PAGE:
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Asthma affects nearly two million Australians. In its most severe form, it can be life threatening. At QIMR Berghofer we are leading a trial that could mean around 30% of sufferers or 600,000 people will have the ability to manage control their asthma symptoms.
To bring a potential treatment to the point of clinical trials is incredibly hard work. With your generous support we can take our research findings through to the next level.
Dr Manuel Ferreira and his team have been looking at why certain genes are more active in people with asthma than in those without asthma.
Now he is leading the first worldwide clinical trial of the drug Tocilizumab for the treatment of asthma, to be completed by the end of this year.
Dr Ferriera’s work is a perfect example of the many central projects that need funding to progress to trial stage, tackling cancers to depression to malaria.
With Dr Ferreira’s trial, it is hoped to prove that by blocking or dulling the activity of these highly active genes, asthmatics will be able to manage their symptoms using medication that is already available to patients with rheumatoid arthritis.
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For mum of three, Tiana, this would come as a huge relief: 'I’ve had severe asthma symptoms for as long as I can remember, and now two of my three children have it. If there was a treatment that meant I wouldn’t have to live each day with the anxiety of a serious attack, that would be amazing.'
Asthma can present in many different forms—both mild and severe. It commonly develops in childhood, but can continue through adulthood. In people for whom attacks are a daily risk, like Tiana, living with severe asthma can be debilitating.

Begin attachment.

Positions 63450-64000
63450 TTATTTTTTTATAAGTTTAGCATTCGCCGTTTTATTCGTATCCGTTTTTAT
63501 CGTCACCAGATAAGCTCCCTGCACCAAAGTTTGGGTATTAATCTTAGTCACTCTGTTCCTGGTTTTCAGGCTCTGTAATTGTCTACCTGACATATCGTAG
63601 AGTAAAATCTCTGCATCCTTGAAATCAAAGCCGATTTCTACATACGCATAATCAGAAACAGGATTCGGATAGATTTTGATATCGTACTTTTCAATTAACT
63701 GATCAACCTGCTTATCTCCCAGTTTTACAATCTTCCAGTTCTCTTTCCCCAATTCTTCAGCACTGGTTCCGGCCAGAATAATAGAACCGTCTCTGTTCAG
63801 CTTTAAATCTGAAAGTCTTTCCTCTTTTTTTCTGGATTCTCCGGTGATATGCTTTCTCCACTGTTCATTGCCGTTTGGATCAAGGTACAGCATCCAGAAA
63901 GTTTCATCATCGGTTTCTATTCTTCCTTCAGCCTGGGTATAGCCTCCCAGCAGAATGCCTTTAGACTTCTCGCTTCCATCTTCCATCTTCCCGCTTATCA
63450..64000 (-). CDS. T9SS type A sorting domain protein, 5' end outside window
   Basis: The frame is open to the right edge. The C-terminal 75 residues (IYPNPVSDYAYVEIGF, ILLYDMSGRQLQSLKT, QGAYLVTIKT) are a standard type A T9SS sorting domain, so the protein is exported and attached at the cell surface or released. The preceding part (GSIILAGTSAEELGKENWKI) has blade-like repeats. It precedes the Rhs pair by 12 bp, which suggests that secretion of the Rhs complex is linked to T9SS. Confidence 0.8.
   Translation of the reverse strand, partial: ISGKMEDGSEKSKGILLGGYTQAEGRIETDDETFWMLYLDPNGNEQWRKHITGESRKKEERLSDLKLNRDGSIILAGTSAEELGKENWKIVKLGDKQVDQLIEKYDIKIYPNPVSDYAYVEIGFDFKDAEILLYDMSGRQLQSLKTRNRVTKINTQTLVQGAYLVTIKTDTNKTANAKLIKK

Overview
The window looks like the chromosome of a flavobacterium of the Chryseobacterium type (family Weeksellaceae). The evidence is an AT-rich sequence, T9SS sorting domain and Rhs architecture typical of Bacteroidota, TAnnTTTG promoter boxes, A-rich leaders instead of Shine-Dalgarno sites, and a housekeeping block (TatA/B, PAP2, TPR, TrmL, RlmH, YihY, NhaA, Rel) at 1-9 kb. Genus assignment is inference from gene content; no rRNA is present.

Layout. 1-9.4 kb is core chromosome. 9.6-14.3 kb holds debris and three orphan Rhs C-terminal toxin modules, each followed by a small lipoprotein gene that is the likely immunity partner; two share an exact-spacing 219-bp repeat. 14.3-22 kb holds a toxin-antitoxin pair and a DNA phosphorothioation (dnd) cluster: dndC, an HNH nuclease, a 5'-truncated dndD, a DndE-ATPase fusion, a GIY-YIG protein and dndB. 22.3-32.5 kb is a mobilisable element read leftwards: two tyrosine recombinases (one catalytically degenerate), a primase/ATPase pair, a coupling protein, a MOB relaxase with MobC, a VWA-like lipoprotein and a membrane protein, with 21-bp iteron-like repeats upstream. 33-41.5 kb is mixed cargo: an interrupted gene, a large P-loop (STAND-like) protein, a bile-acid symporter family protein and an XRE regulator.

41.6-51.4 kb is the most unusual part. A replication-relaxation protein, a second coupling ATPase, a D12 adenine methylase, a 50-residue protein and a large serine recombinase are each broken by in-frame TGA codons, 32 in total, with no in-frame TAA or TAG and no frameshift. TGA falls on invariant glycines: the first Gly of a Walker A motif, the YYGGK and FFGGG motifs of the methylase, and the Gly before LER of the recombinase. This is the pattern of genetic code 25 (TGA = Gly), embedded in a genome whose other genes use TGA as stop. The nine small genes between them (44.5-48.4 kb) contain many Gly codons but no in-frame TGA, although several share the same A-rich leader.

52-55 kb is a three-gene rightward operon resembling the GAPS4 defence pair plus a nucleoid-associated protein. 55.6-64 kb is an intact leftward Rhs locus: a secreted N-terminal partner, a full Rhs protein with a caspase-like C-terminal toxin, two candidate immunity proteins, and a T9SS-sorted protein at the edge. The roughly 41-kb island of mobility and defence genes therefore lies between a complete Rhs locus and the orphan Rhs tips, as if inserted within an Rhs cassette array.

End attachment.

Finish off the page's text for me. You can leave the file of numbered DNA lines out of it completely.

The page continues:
'Sometimes I can’t breathe or stop coughing and it makes me feel helpless. As primary breadwinner and carer to my husband, I’m scared if something does happen to me that I won’t be there to provide for my family.'
Many asthmatics are unable to prevent these attacks. When they happen, the ability to breathe depends on access to their medication, and, it working in time. It can also drastically restrict what you can do and where you can go, in order to avoid a range of triggers.
By testing the effectiveness of Tocilizumab, it could limit the daily anxiety faced by sufferers, giving them the means to manage their symptoms, which would come as a huge relief.
The potential for this research is very promising as Dr Ferreira explains: 'We have the potential to apply this research to many other conditions, such as eczema and hay fever.'
A lack of funding can often slow the process and progress of research discoveries through to trial stage.
Your donation is an investment in medical research that is changing lives, making a real impact on many debilitating and life threatening diseases.
As someone interested in progressing medical research to its fullest potential, thank you for your generous investment in the future health and wellbeing of our community. We truly appreciate your support.